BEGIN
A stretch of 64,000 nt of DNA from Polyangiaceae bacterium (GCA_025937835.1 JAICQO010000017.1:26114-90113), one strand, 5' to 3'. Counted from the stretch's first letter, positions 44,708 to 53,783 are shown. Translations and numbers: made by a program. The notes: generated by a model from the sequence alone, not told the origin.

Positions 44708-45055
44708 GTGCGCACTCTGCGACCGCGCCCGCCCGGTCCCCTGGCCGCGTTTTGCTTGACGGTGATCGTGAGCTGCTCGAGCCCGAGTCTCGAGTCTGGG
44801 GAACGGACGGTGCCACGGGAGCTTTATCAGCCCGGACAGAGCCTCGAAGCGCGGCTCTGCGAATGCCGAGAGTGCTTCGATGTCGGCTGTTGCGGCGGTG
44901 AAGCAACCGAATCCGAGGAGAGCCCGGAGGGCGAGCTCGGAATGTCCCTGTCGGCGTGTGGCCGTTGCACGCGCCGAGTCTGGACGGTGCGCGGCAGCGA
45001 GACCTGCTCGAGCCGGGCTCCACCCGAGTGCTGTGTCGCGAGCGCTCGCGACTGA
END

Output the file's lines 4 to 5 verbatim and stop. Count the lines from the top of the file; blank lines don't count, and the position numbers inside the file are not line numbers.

44801 GAACGGACGGTGCCACGGGAGCTTTATCAGCCCGGACAGAGCCTCGAAGCGCGGCTCTGCGAATGCCGAGAGTGCTTCGATGTCGGCTGTTGCGGCGGTG
44901 AAGCAACCGAATCCGAGGAGAGCCCGGAGGGCGAGCTCGGAATGTCCCTGTCGGCGTGTGGCCGTTGCACGCGCCGAGTCTGGACGGTGCGCGGCAGCGA